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NASA wants your help bringing back pieces of a potentially hazardous asteroid

The Osiris-Rex mission to asteroid Bennu needs extra eyes to scope out a safe spot for grabbing a sample of the rock.

rocks

A view of asteroid Bennu's surface itaken by the PolyCam camera on NASA's Osiris-Rex on March 21 from a distance of 2.2 miles (3.5 kilometers). 

NASA/Goddard/University of Arizona

Before NASA's Osiris-Rex spacecraft can reach out and grab a piece of asteroid Bennu, it needs to find a safe spot on the space rock's surface. And for that, NASA wants your help.

Osiris-Rex, which arrived at Bennu on Dec. 3, 2018, aims to become the first US spacecraft to return a sample from an asteroid to Earth. Japan's Hayabusa mission brought back asteroid particles in 2010, with another asteroid-wrangling mission out of Japan under way this year.

Since the NASA craft arrived at Bennu, the team has discovered an extremely rocky terrain that threatens the vehicle's safety. So NASA is asking volunteers to develop a hazard map by measuring Bennu's boulders and mapping its rocks and craters via a web interface.

"Bennu has surprised us with an abundance of boulders," Rich Burns, Osiris-Rex project manager at NASA Goddard Space Flight Center, said in a statement. "We ask for citizen scientists' help to evaluate this rugged terrain so that we can keep our spacecraft safe during sample collection operations."

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All that's needed to hang out on the asteroid is a mapping app, a screen large enough to clearly see images of the asteroid's surface and a mouse or trackpad that can make precise marks.

An interactive tutorial explains how to get around the CosmoQuest app circling craters, measuring boulders and erasing mistakes. CosmoQuest, a project run out of the Planetary Science Institute that supports citizen science initiatives, offers additional user assistance through an online community where mappers can share tips and high-fives and ask questions. CosmoQuest also shares guidance through livestreaming sessions on Twitch.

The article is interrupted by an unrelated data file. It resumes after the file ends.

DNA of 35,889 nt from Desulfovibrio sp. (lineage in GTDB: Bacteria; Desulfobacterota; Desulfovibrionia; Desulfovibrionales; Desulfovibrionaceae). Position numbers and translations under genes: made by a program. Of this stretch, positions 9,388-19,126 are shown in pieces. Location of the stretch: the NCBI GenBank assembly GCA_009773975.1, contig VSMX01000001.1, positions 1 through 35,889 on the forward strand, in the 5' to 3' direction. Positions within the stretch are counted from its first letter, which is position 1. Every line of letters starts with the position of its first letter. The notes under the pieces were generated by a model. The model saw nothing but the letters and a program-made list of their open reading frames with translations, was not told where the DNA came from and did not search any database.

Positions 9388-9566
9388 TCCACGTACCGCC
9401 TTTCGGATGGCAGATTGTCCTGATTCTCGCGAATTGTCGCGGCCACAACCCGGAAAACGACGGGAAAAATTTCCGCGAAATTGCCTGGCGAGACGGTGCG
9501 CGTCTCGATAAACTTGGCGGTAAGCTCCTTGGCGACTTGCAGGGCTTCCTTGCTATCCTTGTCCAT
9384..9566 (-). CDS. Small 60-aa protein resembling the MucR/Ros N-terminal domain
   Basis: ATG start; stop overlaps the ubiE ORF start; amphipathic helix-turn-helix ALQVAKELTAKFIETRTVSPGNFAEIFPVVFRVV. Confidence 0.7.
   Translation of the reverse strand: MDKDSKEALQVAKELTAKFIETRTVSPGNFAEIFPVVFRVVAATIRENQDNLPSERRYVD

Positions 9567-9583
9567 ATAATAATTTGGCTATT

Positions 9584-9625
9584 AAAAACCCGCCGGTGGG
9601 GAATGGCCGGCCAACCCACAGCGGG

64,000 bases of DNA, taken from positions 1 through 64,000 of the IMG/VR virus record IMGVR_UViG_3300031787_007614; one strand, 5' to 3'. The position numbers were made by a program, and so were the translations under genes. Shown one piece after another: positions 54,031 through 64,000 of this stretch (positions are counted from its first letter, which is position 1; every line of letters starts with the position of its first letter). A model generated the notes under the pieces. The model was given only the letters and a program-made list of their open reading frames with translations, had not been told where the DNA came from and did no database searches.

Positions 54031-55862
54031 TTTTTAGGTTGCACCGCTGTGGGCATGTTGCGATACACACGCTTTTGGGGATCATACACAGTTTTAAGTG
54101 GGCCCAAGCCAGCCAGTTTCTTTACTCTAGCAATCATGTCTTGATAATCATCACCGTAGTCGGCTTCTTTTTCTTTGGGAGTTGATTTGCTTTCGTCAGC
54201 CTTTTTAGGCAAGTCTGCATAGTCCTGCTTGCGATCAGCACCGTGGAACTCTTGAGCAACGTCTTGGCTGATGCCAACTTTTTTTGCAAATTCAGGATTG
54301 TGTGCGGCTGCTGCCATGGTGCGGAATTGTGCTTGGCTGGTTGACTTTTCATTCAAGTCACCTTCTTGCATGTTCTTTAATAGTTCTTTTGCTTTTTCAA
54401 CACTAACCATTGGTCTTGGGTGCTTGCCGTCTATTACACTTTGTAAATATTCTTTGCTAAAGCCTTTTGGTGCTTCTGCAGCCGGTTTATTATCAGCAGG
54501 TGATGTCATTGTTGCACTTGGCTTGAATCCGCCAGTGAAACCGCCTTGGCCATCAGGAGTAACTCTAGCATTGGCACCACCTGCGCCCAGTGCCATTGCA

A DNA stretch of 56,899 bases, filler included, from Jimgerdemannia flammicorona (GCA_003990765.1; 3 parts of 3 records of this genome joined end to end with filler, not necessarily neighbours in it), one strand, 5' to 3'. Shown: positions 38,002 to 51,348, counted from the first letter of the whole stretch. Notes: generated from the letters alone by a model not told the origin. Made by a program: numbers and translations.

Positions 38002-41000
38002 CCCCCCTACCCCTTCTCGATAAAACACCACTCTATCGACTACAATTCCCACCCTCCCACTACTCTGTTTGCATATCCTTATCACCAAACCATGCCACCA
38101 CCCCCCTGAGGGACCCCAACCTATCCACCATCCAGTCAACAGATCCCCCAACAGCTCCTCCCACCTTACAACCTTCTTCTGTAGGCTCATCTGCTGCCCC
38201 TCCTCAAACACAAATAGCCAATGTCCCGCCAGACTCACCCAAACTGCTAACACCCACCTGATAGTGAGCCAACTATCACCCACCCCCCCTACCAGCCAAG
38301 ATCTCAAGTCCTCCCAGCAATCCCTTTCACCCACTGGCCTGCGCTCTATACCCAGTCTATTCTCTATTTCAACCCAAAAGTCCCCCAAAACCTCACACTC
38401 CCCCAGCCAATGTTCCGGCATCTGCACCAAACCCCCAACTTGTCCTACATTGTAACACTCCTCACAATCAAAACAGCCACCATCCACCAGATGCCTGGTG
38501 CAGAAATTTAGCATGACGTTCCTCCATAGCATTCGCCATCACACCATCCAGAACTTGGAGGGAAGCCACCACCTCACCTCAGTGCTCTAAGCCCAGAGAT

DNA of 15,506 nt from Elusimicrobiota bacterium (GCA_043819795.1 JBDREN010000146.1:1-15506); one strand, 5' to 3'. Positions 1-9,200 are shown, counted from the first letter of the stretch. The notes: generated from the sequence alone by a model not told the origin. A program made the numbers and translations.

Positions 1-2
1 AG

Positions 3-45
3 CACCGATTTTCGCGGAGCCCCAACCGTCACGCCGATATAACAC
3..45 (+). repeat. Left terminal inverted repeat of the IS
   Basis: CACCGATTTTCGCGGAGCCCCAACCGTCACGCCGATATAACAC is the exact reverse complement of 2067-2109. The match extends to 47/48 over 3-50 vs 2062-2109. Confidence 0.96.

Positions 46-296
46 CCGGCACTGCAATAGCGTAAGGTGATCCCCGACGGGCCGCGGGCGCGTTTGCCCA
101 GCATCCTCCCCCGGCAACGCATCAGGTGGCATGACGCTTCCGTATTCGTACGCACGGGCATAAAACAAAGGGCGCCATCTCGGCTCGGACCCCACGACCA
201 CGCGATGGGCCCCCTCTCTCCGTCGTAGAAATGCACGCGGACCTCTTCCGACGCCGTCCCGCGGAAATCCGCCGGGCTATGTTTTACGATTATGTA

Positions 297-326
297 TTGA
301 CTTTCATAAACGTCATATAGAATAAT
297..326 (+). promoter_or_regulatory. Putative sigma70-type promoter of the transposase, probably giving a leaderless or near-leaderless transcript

The original design for capturing a piece of the space rock was based on locating a hazard-free zone with a 160-foot (25-meter) radius on Bennu's surface. However, because of the unexpectedly rocky terrain, the team is yet to identify such a site.

The volunteer asteroid mapping is straightforward work that involves dragging and dropping, an eye for detail and a bit of perseverance. When I signed up Wednesday night at about 9 p.m. PT, more than 70 "Bennu Mappers" were online scouring the asteroid's surface. The Bennu mapping campaign continues through July 10.

asteroid

An easy-to-follow tutorial helps Bennu Mappers get going.

Screenshot by Leslie Katz/CNET

Bennu measures about 1,600 feet (500 meters), only slightly wider than the height of the Empire State Building, and is considered potentially hazardous. "There's a very small chance that it will impact Earth in the next century," Burns has said. Which means you probably don't need to get out your helmet just yet.

In its first five months communing with Bennu, Osiris-Rex has already discovered trapped water and determined that Bennu is between 100 million and a billion years old, making it significantly more mature than predicted. But the mission's coup de theatre, the sample grab, won't take place until 2020. That's when the spacecraft's fancy robotic arm will reach out and tag the asteroid's surface with its Touch-And-Go Sample Arm Mechanism, or Tagsam.

While touching the rock, the arm will blow a burst of nitrogen gas to loosen up bits of debris that will be then be brought back to Earth when the spacecraft returns in September 2023.

The asteroid may contain unaltered material from the beginning of our solar system. The hope is that Bennu's cargo will yield insights into astronomical processes and resources in near-Earth space and improve our understanding of asteroids that could impact Earth. 

Originally published May 23.